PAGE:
Will turnovers hold the key to Clemson's title chances?
|Friday, July 8, 2016 8:15 AM- -|
Clemson head coach
Dabo Swinney reminds the media constantly that in order to win a championship, whether it’s a division or conference title or even a national championship, a team has to be both lucky and good.
Clemson was both last season. Before Clemson took on Oklahoma in the Orange Bowl, I stood out at Clemson’s practice with Clemson great Jeff Davis. He said that he knew Clemson had a great team because the Tigers were on the wrong end of the turnover margin but still managed to navigate an undefeated regular season. Swinney talked about Clemson’s turnover problems prior to the ACC Championship Game against North Carolina.
Clemson was both last season. Before Clemson took on Oklahoma in the Orange Bowl, I stood out at Clemson’s practice with Clemson great Jeff Davis. He said that he knew Clemson had a great team because the Tigers were on the wrong end of the turnover margin but still managed to navigate an undefeated regular season.
Swinney talked about Clemson’s turnover problems prior to the ACC Championship Game against North Carolina.
“Never, ever, ever again in the history of my coaching career or any of these guys on my staff’s coaching career will we ever go 12-0 again losing the turnover margin six times,” Swinney said. “That’s never going to happen again. That is just unheard of. The positive in that is we don’t have to play perfect to win.”
The six games in which Clemson lost the turnover margin were against Wofford, Georgia Tech, Boston College, Syracuse, Wake Forest and South Carolina. Among those five Division I Bowl Subdivision teams, Georgia Tech is the only one ranked higher than No. 100 in total offense. Wofford is ranked No. 67 in the Championship Subdivision.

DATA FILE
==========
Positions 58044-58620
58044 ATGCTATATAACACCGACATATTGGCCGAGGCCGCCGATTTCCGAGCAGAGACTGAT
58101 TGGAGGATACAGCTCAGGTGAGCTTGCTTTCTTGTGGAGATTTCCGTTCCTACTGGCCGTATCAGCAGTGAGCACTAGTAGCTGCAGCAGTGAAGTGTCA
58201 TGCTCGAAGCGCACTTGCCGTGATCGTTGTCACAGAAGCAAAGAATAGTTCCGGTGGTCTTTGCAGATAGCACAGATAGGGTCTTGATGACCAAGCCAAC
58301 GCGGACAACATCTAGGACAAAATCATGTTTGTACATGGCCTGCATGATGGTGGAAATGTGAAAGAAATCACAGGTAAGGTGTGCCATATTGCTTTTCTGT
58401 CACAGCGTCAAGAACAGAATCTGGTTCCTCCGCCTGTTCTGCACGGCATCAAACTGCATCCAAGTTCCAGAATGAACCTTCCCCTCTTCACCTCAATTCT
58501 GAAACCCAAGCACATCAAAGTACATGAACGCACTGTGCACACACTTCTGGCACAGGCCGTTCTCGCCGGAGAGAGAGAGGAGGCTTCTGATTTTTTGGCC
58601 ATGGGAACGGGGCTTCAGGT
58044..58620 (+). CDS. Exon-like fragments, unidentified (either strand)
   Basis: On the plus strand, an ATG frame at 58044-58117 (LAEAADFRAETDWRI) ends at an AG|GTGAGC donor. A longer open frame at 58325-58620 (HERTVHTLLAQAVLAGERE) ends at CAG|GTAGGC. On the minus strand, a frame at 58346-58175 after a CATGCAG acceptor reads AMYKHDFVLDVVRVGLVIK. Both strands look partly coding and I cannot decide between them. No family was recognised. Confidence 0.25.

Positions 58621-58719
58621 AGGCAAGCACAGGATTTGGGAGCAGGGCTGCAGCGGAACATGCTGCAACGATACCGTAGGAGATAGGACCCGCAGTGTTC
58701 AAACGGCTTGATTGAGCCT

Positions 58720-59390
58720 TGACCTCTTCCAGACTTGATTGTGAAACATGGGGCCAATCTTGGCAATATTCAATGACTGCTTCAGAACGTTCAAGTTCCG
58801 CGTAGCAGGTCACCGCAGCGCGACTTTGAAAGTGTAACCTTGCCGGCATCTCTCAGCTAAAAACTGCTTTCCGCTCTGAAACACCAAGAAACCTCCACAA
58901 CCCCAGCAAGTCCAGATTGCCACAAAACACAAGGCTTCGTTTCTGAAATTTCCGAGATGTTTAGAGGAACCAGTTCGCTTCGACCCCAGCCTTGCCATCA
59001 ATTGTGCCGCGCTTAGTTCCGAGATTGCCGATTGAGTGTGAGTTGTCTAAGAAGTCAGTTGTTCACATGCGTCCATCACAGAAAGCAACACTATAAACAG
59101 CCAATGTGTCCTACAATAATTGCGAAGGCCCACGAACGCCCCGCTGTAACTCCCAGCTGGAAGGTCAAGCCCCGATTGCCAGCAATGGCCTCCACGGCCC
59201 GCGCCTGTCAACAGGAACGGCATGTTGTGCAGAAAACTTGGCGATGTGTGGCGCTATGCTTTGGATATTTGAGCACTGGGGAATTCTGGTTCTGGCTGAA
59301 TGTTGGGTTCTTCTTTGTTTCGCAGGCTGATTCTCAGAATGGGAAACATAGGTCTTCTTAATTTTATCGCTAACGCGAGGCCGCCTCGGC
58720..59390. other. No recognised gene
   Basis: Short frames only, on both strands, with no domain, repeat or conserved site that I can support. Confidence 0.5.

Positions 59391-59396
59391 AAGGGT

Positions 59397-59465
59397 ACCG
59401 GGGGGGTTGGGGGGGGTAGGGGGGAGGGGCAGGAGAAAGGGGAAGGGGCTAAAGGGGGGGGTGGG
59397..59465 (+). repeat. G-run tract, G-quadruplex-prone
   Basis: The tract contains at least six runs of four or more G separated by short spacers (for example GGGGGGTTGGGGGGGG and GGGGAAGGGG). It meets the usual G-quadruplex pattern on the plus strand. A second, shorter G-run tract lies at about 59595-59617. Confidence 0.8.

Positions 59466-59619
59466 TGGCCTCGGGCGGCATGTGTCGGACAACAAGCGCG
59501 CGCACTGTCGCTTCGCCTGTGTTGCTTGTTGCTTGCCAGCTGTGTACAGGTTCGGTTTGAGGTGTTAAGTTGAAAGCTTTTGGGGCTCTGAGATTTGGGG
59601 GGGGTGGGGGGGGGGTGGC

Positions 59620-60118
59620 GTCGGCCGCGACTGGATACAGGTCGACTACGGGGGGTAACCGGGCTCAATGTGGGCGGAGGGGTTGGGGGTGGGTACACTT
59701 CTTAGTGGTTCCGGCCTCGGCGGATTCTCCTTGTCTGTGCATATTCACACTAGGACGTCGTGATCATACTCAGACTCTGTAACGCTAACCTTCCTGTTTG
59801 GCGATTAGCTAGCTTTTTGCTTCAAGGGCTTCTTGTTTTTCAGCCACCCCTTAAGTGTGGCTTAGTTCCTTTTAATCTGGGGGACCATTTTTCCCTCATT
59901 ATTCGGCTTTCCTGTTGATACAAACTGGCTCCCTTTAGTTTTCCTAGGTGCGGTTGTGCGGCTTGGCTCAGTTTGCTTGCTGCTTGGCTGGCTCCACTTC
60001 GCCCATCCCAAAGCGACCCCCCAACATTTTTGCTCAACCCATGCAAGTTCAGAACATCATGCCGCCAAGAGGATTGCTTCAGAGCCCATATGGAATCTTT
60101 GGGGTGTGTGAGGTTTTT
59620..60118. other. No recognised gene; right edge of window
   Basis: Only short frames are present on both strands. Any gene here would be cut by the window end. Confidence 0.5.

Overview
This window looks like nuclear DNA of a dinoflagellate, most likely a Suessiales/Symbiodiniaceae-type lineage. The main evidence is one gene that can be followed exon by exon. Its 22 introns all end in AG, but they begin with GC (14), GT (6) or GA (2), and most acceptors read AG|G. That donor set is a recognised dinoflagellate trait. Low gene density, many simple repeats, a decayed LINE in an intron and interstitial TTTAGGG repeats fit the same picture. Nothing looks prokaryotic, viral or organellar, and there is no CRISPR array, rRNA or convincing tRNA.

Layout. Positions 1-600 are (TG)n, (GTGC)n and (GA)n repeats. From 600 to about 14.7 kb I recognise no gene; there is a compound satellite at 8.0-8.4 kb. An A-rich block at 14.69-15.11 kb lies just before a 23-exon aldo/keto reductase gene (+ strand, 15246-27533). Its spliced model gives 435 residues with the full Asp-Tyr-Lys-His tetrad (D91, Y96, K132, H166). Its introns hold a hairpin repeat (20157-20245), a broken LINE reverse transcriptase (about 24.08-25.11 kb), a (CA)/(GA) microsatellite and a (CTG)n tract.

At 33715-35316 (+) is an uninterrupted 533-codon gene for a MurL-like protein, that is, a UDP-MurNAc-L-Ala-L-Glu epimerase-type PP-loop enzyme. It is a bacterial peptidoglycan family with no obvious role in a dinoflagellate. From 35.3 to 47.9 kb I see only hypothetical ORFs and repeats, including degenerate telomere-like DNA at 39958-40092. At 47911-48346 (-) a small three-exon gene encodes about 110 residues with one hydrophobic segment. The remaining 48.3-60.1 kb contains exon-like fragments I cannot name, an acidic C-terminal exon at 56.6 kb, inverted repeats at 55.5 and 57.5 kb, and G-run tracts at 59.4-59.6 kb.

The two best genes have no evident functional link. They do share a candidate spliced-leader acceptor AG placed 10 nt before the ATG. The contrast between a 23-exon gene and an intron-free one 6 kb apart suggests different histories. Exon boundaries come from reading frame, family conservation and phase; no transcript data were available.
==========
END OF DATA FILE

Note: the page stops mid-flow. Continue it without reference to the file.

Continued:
Despite the minus-12 turnover margin, Clemson won those six games by an average margin of 18.3 points. That’s when you know you’re just that much better than those teams.
Clemson finished 83rd in the nation in turnover margin a year ago, easily the worst of the four playoff teams. Michigan St. finished fourth (plus 14), Oklahoma finished 15th (plus 9) and Alabama was 21st (plus 10). Clemson was minus 2 (25 takeaways, 27 giveaways).
However, when it really mattered the Tigers were actually pretty good. They were minus one at both home and on the road, so the splits don’t matter there. But against ranked teams (in five games) the Tigers were plus six. Against winning teams, the Tigers were plus 10 (and minus 10 against teams with a losing record).
“When you’ve got good teams, really good evenly matched teams and you’re giving them the ball, you’re in for a long day,” Swinney said. “You can’t turn the ball over like that against teams like that. You’re dead in the water.”
Breaking it down even further, Clemson was even in turnover margin in August and September, plus one in October and plus one in December and January. In November, the Tigers were minus four.
The Tigers lived life on the edge last season and still managed to win, but historical stats tell us that the teams that win championships are way ahead in turnover margin.
National Champs – Turnover Margin
2015 Bama plus 10
2014 Ohio St. Plus 7
2013 Florida St. Plus 17
2012 Alabama plus 14
2011 Alabama plus 8
2010 Auburn plus 5
2009 Alabama plus 19
2008 – Florida plus 22
Clemson defeated arch-rival South Carolina in late November, but three turnovers kept a bad Gamecock team closer than the Tigers would have liked. Co-offensive coordinator Jeff Scott said the coaches didn’t want to harp on turnovers to the point that the players began to play timid.
“Really, just coach it whenever you see it, talk about it,” Scott said. “These guys will learn from it, and it hasn’t been something that’s been a major problem all year. We’ve just been fortunate that we’ve been able to overcome the ones that we’ve had so far. I think the worst thing that you can do is to go panic and start going crazy and all that because then you get guys who start playing timid and playing scared and afraid to make mistakes, and that’s not who we are. Obviously, we want to be well-coached and play fundamentally sound, but we’re going to go out and play with a lot of confidence and put it all out there.”
The Tigers got away with turnovers last season by winning the turnover battle in big games. But can they do it again this season and still expect to contend for a title? Only time will tell, but you can bet the coaches spent a good portion of the spring working on ball security and will work on it again in the fall.